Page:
Discussion

We found the DCAS intervention was highly cost-effective, as our ICER of about $13k/QALY gained was considerably below any acceptable willingness-to-pay threshold. We focus the discussion on QALY-based measures since ICERs using disease-specific outcomes—such as HbA1c reduction—can only be compared to other T2DM interventions and cannot provide theoretically sound thresholds for determining cost-effectiveness. ICERs using QALYs can be compared across a wide range of interventions and diseases and can be used with theoretically sound thresholds for determining cost-effectiveness [17]. Our base case ICER of $13 191.24 per QALY gained is well below the commonly used threshold of $50 000 /QALY for cost-effectiveness and far below other thresholds including 2× and 3× GDP per capita/QALY [36], as well as below other study-derived willingness to pay thresholds of $66 351 and $111 134/QALY [38, 39]. This ICER is within the range found in a similar study [11], although our study may offer an improved approach since the RCT used a control group as a direct comparator.

Less expensive health care labor in American Samoa, including that of doctors, limits our cost-effectiveness analysis to low- and middle-income country (LMIC) settings when using a willingness-to-pay threshold of $50 000. However, even with a far more conservative setting-specific threshold of 3xGDP per capita/QALY gained (which would account for less expensive labor costs), the intervention is still highly cost-effective since GDP per capita in Samoa is $13 000 [31].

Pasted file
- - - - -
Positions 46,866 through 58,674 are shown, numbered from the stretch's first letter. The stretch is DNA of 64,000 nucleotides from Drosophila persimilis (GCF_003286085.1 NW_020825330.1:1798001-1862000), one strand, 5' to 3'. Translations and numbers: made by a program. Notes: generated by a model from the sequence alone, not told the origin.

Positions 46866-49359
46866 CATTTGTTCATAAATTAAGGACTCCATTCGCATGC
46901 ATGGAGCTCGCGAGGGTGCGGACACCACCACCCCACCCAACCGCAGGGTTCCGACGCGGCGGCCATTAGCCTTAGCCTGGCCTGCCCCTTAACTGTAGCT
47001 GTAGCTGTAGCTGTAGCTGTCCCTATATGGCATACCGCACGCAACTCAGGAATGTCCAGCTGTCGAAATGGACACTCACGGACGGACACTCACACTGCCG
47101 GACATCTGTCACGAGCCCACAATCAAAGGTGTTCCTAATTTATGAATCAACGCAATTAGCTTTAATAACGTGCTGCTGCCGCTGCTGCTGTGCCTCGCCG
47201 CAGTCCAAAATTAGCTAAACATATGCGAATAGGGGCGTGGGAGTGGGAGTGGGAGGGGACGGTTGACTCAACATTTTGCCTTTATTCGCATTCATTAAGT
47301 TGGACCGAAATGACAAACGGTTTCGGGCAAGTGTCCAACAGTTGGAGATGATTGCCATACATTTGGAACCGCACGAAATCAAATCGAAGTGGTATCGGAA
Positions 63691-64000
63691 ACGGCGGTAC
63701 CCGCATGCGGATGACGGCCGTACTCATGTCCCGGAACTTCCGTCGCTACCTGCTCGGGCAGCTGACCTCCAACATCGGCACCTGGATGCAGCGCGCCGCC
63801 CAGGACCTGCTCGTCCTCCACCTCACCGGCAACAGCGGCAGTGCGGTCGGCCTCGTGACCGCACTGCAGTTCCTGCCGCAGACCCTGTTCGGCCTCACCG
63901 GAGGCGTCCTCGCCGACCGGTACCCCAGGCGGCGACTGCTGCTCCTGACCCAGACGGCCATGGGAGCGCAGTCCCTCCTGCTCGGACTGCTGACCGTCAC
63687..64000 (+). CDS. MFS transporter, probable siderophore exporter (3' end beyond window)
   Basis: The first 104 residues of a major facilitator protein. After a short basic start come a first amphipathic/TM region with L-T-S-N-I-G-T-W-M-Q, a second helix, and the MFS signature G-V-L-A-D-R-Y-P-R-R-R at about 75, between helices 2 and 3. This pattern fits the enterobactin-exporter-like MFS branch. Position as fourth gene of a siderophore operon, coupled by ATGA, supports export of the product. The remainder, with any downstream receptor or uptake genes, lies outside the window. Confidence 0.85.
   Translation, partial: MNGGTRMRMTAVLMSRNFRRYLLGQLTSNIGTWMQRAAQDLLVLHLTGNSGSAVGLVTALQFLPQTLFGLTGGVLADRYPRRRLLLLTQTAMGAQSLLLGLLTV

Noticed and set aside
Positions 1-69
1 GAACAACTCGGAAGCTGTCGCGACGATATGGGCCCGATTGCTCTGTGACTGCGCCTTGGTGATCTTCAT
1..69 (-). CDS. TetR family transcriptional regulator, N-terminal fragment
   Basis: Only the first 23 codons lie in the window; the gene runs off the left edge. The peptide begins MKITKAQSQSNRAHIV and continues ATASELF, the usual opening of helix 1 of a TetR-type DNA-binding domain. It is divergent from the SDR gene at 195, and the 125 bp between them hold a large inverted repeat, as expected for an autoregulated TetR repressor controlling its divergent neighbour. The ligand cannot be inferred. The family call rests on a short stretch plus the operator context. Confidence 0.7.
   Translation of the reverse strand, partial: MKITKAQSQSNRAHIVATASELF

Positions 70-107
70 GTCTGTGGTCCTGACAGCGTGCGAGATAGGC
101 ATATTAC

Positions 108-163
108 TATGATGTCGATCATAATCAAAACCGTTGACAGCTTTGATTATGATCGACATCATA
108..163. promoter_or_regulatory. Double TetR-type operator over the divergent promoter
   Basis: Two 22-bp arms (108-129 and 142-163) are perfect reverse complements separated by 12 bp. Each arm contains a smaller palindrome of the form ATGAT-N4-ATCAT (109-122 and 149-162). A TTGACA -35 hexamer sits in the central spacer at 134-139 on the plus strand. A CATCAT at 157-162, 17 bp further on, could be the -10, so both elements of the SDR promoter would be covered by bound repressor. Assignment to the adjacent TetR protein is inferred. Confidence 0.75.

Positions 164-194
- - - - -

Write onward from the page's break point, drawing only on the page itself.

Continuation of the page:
Our modeled cost-utility results are conservative for at least three important reasons. First, our sample has a higher baseline HbA1c level than the sample we used to model QALYs gained from HbA1c reductions [40]. QALYs might not increase linearly with HbA1c reductions. Reductions in higher baseline HbA1c levels seem to lead to greater improvements in health outcomes, and thus greater QALYs gained for the same percentage point reduction in HbA1c [42, 43]. A similar study found their intervention to be most cost-effective for participants with the highest baseline HbA1c [11]. Since we modeled QALYs to increase linearly with the decrease in HbA1c, decreases in HbA1c at higher baseline levels of HbA1c could potentially yield greater QALY gains. Greater QALY gains than those modeled here would further reduce our ICER. Second, longer time horizons may also reduce our ICER as patients in each arm have more time to experience adverse events [28]. In the intervention with low-income Mexican-Americans with T2D, study authors found that the longer the time horizon, the lower the QALY-denominated ICER, with the ICER at the 5-year horizon larger than the ICER at the 20-year horizon by almost a factor of 4 [11]. Third, we believe our final cost-effective result to be robust because we were conservative in our selection of base case costs. We selected the most costly option to estimate donated rent of TFHC space for the intervention, and we valued outpatient clinic visits at the community health center at the same price as the hospital outpatient clinic, although we expect health center costs to be lower. Our less conservative selections included using peak intervention output for overhead costs, which is reasonable for modeling how the intervention would operate if it were an ongoing program.